This will be a brief tutorial on how to setup Vitest, Testing Library, and jest-dom in your Vite Project.
Setup Vite Project
Before we can setup our testing tools, we first need a Vite project. We can scaffold a Vite project easily by running the command:
Next, you’ll be prompted for your project name, your front-end framework of choice, and whether you need Typescript or not.
In this project, let’s assume that we choose Svelte as our front-end framework and Typescript as our language of choice.
The steps are more or less the same regardless of what framework you’re using.
The next step is to install Vitest using the command:
We also need to install
jsdom to simulate the DOM for our frontend app.
Next, we need to tell Vitest to change our testing environment to
jsdom. Create a file called
.js depending on your preferences, and pass the following code in.
One thing to note about Vitest is that unlike Jest, globals are not enabled by default. This means that we have to explicitly import
expect, etc. on our test files like this:
But if you prefer, you can enable the test APIs globally like Jest. To enable globals support, we need to add the following line into our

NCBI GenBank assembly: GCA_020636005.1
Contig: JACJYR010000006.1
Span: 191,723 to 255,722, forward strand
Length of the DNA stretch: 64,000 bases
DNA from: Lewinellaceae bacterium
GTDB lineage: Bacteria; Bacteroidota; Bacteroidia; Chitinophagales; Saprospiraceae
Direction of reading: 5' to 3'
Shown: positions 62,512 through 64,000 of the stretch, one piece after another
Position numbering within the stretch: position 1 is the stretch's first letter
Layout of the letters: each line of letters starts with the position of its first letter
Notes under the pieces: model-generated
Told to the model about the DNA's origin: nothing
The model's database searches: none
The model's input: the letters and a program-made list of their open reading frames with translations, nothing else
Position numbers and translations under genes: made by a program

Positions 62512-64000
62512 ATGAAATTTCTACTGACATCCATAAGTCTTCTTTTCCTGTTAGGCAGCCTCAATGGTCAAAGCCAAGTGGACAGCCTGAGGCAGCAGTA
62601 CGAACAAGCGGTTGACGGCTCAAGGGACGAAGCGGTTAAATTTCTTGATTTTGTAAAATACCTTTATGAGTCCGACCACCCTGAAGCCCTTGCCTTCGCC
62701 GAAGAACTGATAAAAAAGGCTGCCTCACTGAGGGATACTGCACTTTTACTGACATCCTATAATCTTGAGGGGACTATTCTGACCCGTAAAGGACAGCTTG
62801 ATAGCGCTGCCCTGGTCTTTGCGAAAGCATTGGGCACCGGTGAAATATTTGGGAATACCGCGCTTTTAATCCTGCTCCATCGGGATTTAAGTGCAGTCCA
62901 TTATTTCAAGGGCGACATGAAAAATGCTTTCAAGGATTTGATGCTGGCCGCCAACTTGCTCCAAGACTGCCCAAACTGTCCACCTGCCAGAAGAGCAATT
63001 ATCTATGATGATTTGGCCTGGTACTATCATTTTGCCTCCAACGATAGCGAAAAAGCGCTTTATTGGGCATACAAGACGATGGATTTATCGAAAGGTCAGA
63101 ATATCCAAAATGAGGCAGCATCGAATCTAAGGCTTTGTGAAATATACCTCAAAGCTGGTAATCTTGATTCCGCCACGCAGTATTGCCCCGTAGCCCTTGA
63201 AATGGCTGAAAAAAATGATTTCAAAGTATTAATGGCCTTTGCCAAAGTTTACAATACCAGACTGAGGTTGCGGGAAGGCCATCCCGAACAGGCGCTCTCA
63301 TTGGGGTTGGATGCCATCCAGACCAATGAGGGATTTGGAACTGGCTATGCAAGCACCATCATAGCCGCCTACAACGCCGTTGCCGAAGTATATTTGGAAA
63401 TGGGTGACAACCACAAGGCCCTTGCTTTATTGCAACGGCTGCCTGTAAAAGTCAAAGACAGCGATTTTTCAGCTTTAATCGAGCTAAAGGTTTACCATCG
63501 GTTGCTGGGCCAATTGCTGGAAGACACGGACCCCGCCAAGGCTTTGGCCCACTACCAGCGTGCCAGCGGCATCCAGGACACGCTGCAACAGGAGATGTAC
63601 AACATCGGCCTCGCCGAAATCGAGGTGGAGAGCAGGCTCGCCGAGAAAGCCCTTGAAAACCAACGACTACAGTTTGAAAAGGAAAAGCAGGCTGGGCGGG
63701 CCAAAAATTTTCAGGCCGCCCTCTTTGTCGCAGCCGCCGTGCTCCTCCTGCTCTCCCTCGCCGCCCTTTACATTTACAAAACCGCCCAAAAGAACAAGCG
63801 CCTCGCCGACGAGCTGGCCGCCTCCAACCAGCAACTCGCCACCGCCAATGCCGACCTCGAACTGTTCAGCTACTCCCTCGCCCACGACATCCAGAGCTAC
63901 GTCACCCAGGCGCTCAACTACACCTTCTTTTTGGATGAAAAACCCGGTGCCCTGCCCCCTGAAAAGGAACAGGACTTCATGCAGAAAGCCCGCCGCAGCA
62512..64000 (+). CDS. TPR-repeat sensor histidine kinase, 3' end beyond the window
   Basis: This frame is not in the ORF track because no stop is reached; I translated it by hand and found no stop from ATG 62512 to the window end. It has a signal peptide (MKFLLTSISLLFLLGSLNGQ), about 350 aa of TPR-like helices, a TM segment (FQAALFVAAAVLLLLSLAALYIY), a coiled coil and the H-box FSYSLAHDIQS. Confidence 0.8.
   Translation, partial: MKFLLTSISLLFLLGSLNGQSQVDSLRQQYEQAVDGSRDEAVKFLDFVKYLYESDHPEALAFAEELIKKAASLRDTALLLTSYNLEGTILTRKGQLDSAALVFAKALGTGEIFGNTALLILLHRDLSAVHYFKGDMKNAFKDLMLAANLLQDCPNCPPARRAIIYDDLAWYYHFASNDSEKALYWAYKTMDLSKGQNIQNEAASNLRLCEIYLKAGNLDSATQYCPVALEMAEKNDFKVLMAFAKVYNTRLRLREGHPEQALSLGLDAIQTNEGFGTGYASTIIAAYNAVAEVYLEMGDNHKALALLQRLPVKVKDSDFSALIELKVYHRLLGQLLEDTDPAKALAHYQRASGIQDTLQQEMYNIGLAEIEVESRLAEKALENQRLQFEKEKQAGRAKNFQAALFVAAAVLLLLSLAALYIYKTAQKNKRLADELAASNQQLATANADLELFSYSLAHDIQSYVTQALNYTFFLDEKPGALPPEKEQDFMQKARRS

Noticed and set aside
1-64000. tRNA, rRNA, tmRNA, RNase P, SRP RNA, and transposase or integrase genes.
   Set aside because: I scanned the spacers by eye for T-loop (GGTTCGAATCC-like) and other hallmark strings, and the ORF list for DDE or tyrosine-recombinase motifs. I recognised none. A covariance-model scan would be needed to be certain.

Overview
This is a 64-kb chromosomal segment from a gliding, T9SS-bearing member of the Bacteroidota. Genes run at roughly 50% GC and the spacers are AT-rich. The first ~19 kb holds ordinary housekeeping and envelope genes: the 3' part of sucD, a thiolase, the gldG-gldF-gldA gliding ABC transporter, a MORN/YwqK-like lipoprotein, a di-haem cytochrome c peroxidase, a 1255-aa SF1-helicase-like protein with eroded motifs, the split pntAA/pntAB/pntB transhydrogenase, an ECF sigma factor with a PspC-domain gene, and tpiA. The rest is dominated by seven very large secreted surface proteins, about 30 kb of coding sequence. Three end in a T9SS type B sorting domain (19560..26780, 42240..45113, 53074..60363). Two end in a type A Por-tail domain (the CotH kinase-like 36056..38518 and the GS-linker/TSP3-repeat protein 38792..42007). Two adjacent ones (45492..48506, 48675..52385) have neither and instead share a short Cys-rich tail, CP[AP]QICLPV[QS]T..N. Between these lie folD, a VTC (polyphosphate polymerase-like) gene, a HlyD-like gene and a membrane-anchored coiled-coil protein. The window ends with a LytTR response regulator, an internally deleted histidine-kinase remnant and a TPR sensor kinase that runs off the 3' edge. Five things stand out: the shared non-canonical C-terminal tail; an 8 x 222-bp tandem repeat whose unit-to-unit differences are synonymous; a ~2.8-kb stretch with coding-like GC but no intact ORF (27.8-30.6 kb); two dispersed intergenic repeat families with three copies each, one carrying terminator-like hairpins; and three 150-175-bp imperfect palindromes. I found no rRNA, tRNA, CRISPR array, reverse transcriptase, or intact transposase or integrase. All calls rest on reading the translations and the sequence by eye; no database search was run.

If you’re using Typescript, we need to do one extra step to please the type checker. We need to add
And finally, let’s add the following to our
package.json file for convenience sake.
Now, we can run our tests with
npm run test or
npm run test:watch to run in watch mode.
Install Testing Library
Installing Vitest is enough to test our app. But Testing Library offers us a lot of utilities that’ll make our life easier.
For example, the
render method save us the trouble of creating a container, appending it to the body, and cleaning up the container after test, etc.
Testing Library supports multiple framework. And since we’re assuming that this is a Svelte project, we’ll be using the Svelte Testing Library.
jest-dom is a really nice addition on top of Testing Library. It’s a custom matcher that’s really useful to test the state of the DOM.
Matcher is what you put after
expect. For example:
toBeDisabled()is one of the useful matchers provided by jest-dom.
Install it by running:
Now, we can use the matchers by importing
@testing-library/jest-dom at the start of our test files.
We can make our experience even better by extending the matcher with a Vitest setup file. The filename doesn’t matter, but let’s assume that the file name is
./src/tests/setup.ts. Inside the file, paste in the following code:
We also need to tell Vitest where to look for our setup file.
Now, we don’t need to manually import
@testing-library/jest-dom anymore in our test files.
One final thing before we end this tutorial.
In my case, Typescript couldn’t find the type definition for the matchers. So even though all my tests run just fine, I didn’t get auto completion for the matcher in my IDE and got a squiggly red line instead.
If you have the same issue, install the type definition for jest-dom.
If you’re not using Typescript, or don’t experience this issue, you can skip this step.
And update your
With that, everything should now work as expected 😁.
That’s it, we’re done with our test setup. Now simply create your tests, and run it using the command: